After You Died
Review: Anne-Marie Greiff
Fish Hoek writer and editor Maire Fisher once said “I can’t imagine a world without good stories to read” and After You Died is just that, a captivating contemporary novel, set in picturesque Fish Hoek that draws you in from the first page.
“When he looked up, she was already all over his windscreen.
“In slow motion his windscreen began to shatter and eat up her face; her long blonde hair seemed to fill the entire front of the car, tiny drops of blood suspended in thin air.
Then she was gone.”
Death – there’s no preparing for it.
A tragic accident that turns four friends lives upside down and tears them apart.
A devastated boyfriend’s life splinters as he spirals out of control.
A witness relives the gruesome accident while enduring her troubled marriage and abusive husband.
A taxi driver, struggling to make ends meet, has to cope with facing life without his leg, avoiding his vengeful taxi boss and coming to terms with killing Claire.
The ripple effect is felt as it spreads across all the lives left behind.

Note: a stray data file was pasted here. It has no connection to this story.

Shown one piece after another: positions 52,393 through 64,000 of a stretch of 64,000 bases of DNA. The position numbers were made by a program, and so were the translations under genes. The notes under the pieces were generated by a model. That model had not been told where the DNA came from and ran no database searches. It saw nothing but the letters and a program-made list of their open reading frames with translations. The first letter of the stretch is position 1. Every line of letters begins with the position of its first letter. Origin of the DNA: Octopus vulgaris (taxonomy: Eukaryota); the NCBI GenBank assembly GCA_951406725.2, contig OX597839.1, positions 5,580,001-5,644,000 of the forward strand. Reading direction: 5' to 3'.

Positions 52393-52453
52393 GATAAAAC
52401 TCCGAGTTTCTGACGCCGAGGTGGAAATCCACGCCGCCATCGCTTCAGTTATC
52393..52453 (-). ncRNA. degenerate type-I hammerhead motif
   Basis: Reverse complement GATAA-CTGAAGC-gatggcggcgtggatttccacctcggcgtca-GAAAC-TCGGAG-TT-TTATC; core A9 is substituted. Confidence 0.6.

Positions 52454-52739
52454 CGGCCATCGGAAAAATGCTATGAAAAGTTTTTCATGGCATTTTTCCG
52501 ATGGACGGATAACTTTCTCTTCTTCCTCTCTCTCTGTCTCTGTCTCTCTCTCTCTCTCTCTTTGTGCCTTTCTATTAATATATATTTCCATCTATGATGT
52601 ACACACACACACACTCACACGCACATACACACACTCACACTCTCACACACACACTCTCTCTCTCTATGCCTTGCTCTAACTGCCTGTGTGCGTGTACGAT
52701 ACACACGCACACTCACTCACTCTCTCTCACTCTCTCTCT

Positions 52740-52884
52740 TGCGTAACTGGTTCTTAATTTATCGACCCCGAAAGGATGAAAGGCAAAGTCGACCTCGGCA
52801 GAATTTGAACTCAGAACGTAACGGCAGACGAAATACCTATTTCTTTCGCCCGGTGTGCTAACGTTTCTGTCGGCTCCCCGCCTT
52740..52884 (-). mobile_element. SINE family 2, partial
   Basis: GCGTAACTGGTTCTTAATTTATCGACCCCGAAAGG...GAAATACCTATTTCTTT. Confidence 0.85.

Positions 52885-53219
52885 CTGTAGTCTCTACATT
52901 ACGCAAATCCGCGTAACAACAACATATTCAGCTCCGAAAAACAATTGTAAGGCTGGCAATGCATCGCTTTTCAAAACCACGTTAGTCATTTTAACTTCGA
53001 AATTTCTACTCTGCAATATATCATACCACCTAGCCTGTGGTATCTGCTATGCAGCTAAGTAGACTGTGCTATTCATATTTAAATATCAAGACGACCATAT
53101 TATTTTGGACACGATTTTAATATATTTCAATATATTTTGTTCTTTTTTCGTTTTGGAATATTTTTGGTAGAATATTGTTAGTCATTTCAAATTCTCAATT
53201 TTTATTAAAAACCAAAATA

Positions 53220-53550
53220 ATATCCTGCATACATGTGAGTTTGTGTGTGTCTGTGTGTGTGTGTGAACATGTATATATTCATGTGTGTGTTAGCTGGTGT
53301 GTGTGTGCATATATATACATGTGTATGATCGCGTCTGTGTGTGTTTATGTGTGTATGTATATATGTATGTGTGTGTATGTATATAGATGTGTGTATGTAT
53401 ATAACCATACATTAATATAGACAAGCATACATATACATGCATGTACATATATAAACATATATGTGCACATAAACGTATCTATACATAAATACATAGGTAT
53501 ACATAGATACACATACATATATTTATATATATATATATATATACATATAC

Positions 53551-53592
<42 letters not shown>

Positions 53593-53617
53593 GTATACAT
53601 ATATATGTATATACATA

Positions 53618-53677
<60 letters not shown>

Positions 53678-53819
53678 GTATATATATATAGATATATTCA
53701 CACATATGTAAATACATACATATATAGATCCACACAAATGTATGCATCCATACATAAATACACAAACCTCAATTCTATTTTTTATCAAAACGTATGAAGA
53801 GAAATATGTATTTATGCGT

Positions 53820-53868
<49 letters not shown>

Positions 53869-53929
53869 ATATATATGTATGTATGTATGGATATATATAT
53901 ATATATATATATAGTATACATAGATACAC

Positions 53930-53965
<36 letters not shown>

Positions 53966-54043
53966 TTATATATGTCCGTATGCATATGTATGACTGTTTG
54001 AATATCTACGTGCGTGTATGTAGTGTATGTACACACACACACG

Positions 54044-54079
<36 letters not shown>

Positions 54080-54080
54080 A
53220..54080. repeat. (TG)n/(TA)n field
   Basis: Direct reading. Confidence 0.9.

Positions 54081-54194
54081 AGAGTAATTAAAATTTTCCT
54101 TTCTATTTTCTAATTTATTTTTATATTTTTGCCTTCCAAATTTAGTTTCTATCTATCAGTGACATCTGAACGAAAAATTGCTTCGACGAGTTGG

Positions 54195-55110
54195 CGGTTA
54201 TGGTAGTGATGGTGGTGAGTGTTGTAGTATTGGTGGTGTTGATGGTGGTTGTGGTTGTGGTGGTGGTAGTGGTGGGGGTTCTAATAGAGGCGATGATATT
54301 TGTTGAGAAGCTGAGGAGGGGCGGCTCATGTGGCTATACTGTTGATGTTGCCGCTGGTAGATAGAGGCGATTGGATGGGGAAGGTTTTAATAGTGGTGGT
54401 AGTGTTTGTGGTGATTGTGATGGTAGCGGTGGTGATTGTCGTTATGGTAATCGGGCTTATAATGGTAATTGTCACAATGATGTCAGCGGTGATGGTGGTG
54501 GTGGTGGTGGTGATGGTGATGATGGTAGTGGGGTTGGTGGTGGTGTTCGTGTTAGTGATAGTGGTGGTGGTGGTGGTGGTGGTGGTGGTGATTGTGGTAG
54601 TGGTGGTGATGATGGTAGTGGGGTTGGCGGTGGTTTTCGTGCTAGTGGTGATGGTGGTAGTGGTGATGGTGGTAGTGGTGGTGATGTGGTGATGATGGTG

Life is changed forever.
Grief – it seeps into your bones like the Cape winter damp. It’s relentless.
Each chapter is a journey and time stands still as you fall deeper into the tapestry of these true-to-life characters’ lives and discover how they grapple with their devastating loss and attempt to move forward with their lives. Change is inevitable as they weave their way through the stages of grief and transition from shock and anger to forgiveness, hope and rebirth, but not necessarily in that order.
Each person lives the process at their own pace and the book explores the various coping mechanisms that people use to “numb out” – sex and alcohol – during times of trauma, along with the accompanying emotions that bubble up to the surface. A healing journey emerges for both the characters and reader alike.
The easy writing style keeps you immersed in this moving story of loss, love, betrayal and courage and you’re sure to devour it in a short space of time.
Anne-Marie Greiff is a reader of False Bay Echo, one of 15 titles published by Cape Community Newspapers.